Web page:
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Radio Address to the Nation on the Economy

February 22, 1992

Today I want to talk to you about getting our economy moving. I know there's a lot of debate about how to create jobs and build economic strength, but in the end it all boils down to common sense. To strengthen an economy, you encourage investment. You support industries that pull nations out of recessions. You encourage success.

In my State of the Union Address, I proposed a short-term economic plan that does these things. I challenged Congress to set aside partisan politics for just a few weeks and pass my plan by March 20.

Unfortunately, Democratic leaders refused to submit my plan for a quick, clean vote. They chose politics over duty. They huddled behind closed doors and played games with the Tax Code. They put out one plan one day, another plan the next. Finally, they settled on a scheme that makes no economic sense.

Their proposal won't help homebuyers. Their proposal will increase the deficit. It borrows $30 billion to pay for a tiny temporary tax cut. For each person in the average family of four, it hands out about a quarter a day, but only for 2 years. This turns out to be a very costly quarter. After the temporary cut expires, Americans would shoulder the burden of a huge permanent tax increase. In other words, these congressional leaders want to give you 2 years of pocket change in exchange for a lifetime of higher taxes. And that is a very bad deal for us and for our children who must pay the bill.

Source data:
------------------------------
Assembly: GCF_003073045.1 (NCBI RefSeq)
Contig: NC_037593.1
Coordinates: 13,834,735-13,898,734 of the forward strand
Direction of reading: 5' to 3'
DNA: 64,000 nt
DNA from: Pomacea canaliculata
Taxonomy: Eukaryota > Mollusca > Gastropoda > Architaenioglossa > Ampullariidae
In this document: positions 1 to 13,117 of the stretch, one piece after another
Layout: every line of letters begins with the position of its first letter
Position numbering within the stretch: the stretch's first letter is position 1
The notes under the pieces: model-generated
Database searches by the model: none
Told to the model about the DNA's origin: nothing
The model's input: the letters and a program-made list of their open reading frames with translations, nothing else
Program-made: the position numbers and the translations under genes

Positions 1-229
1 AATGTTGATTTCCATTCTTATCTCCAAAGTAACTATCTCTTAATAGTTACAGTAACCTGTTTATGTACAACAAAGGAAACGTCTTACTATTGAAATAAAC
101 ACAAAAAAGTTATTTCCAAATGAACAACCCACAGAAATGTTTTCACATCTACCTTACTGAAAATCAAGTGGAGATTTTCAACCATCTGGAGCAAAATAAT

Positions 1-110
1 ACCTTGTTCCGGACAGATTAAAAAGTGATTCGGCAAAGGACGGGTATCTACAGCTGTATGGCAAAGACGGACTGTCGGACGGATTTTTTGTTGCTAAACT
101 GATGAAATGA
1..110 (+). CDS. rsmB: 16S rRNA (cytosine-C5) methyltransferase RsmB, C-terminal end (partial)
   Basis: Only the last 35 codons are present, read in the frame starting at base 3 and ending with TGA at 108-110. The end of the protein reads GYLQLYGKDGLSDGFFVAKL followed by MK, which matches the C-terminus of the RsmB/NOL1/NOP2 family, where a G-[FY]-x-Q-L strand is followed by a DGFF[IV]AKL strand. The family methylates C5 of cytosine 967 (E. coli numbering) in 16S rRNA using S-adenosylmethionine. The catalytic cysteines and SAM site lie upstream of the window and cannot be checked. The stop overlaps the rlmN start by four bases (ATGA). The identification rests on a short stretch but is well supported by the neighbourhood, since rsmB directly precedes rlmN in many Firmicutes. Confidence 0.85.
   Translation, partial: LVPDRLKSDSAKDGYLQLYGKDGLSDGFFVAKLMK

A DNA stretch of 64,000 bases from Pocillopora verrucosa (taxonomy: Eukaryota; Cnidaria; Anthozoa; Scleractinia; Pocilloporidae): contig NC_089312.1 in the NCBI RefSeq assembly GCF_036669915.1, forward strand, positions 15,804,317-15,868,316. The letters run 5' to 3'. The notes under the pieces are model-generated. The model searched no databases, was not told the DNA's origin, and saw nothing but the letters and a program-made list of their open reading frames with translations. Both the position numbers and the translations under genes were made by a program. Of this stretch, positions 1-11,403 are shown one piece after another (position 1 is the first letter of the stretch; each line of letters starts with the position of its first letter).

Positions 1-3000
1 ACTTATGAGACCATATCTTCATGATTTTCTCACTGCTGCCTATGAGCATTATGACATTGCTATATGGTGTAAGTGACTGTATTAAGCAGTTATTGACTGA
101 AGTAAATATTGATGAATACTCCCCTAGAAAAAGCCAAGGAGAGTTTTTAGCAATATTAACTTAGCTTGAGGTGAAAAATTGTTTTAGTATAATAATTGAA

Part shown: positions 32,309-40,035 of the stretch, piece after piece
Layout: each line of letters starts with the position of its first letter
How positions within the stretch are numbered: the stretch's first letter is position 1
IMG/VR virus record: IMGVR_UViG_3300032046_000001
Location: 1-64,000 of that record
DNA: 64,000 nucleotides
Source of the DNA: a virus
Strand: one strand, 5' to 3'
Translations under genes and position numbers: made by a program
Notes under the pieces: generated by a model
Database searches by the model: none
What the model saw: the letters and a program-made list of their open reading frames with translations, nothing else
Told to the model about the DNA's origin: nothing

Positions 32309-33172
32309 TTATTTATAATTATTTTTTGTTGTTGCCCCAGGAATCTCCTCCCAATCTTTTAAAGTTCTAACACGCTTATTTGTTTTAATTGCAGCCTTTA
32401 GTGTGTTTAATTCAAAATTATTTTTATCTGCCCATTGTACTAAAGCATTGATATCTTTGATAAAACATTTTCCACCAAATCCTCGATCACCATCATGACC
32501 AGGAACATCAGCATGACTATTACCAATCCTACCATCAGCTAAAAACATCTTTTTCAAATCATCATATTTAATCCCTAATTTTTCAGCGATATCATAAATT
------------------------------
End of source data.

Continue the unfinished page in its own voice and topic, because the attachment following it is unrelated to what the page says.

And now my plan: My plan will create jobs. The real estate incentives alone will generate 415,000 new jobs this year. My plan offers the hope of homeownership to first-time homebuyers. Some people have begun buying homes already, expecting Congress to pass a plan that encourages real estate investment, my plan. Congress shouldn't let those people down.

My plan will not increase the deficit. It makes some tough choices on Federal spending because I refuse to mortgage our children's future for short-term political gain. My plan will not raise tax rates. I want to raise the child deduction on Federal income taxes by $500, and I want Congress to pass this permanent, long-term, profamily tax cut this year.

Put the plans side by side, and here's the bottom line: My plan works; theirs doesn't.

So today, join me in telling Congress: Stop fooling around with our future. Tell them to pass my plan now. If politicians hem and haw and offer up excuses, remind them your job is more important than any politician's job. Our recovery will get a huge boost the moment Congress passes my plan. But I need your help.

Thank you. And may God bless you and the United States of America.

Note: This address was recorded on February 21 in the Oval Office at the White House and was broadcast at 9 a.m. on February 22.

George Bush, Radio Address to the Nation on the Economy Online by Gerhard Peters and John T. Woolley, The American Presidency Project

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